SME development and funding instruments
Large gaps have appeared along the funding escalator in the wake of the financial crisis.
Challenging financial conditions continue to pose a threat to the survival of entrepreneurial businesses.
Although the supply of funds has been greater in rapid-growth markets, and although there has some progress in new sources of funding, such as small-scale equity investments, in mature markets, the global situation for fund-raising remains considerably weaker than it was in 2007. To mobilize the latent energy of the small and medium enterprise (SME) sector, greater attention must be paid to strengthening the financial landscape.
Despite being key engines of economic growth, SMEs attract just a tiny proportion of overall investment for 2010 in the G20 countries. Not all SMEs are entrepreneurial, but they provide the best approximation for international comparisons of entrepreneurial funding. Overall investment in SMEs across the G20 stands at US$714b, 6.2% of the total US$11,507b spend for all other forms of investment. By far the biggest share of this comes from bank lending, at US$569b.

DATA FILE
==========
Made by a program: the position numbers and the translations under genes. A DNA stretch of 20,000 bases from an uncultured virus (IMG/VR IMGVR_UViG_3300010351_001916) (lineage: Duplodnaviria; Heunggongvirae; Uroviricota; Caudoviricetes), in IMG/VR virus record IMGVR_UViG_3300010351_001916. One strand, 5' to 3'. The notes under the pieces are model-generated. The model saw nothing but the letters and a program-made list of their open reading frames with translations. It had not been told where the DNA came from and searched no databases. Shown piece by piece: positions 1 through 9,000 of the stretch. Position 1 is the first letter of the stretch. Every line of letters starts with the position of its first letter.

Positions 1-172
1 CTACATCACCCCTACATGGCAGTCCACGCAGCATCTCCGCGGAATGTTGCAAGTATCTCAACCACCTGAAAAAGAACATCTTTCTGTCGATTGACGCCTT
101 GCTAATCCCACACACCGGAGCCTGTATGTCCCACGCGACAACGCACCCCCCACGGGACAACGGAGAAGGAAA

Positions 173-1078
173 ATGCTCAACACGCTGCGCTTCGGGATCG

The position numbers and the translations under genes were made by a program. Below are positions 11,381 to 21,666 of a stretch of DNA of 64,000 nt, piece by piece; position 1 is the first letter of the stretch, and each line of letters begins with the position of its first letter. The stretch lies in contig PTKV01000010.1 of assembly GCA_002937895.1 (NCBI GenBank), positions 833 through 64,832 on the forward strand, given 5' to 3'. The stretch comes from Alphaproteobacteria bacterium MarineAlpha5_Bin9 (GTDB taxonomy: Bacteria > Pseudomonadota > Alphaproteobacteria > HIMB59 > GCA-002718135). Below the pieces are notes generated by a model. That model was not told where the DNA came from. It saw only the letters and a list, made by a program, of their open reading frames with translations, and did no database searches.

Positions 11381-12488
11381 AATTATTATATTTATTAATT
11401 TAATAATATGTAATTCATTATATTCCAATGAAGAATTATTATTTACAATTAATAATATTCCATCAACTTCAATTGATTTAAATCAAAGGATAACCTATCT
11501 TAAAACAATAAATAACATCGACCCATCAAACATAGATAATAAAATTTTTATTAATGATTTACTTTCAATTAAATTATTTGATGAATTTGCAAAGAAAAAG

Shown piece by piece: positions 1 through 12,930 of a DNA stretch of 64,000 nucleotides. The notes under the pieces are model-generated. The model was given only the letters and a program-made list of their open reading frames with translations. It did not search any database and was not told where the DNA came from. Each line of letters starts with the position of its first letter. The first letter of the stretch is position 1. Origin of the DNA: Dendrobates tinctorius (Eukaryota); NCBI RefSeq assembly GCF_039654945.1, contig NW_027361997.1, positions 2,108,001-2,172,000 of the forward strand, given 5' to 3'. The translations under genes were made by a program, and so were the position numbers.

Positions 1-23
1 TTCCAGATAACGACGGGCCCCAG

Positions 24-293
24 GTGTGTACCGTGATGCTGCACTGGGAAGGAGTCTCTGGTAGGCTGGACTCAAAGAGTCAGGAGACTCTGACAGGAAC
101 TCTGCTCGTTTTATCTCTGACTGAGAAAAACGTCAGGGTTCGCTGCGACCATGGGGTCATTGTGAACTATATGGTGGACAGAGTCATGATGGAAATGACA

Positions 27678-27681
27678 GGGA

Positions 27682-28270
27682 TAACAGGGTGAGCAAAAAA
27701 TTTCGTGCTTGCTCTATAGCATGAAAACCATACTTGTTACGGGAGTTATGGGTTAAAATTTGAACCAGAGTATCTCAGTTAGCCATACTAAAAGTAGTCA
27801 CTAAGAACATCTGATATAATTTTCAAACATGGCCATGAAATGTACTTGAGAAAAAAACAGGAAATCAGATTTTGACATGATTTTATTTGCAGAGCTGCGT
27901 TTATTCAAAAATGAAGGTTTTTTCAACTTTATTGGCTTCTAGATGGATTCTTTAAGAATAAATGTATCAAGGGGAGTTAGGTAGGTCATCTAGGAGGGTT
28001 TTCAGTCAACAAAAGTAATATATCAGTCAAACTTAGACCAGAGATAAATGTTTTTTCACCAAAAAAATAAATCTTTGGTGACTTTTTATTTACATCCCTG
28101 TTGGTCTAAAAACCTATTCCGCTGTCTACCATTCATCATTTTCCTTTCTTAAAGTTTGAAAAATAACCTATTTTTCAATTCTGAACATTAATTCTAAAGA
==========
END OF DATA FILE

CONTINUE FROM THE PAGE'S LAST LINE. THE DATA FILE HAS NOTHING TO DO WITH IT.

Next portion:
SME development and funding
An effective funding environment means that entrepreneurial companies must be able to access finance at every stage of their development. At each stage, there should be sources of finance available, and at least in theory, a smooth transition should be possible between forms of finance.
Of course, no two businesses are alike, and in reality, there is no idealized trajectory in which companies seamlessly move from one type of finance to another as they grow. Some may access certain types of funding and not others, and some may jump from one form of funding to another that is more typical of a later stage in the growth journey.
Access to funding continues to be one of the most significant challenges for the creation, growth and survival of SMEs, particularly innovative ones. According to a survey of 1,001 entrepreneurs conducted by Ernst & Young in 2011, almost two-thirds of respondents reported that it is difficult for entrepreneurs to access funding.
But beneath this headline figure, perceptions across the G20 vary widely from country to country. At the more positive end, almost three-quarters of respondents from Saudi Arabia think that access to funding for local entrepreneurs is easy, while almost two-thirds from China hold a similar view. China, meanwhile, has benefited from a booming VC industry, a high IPO rate and a combination of policies designed to boost entrepreneurship.
At the other end of the spectrum, few respondents from Russia, France or South Africa regard the funding situation as straightforward for entrepreneurs. The challenges that entrepreneurs face in these countries range from high levels of bureaucracy to shortages of credit in markets where dependence on bank funding is high.
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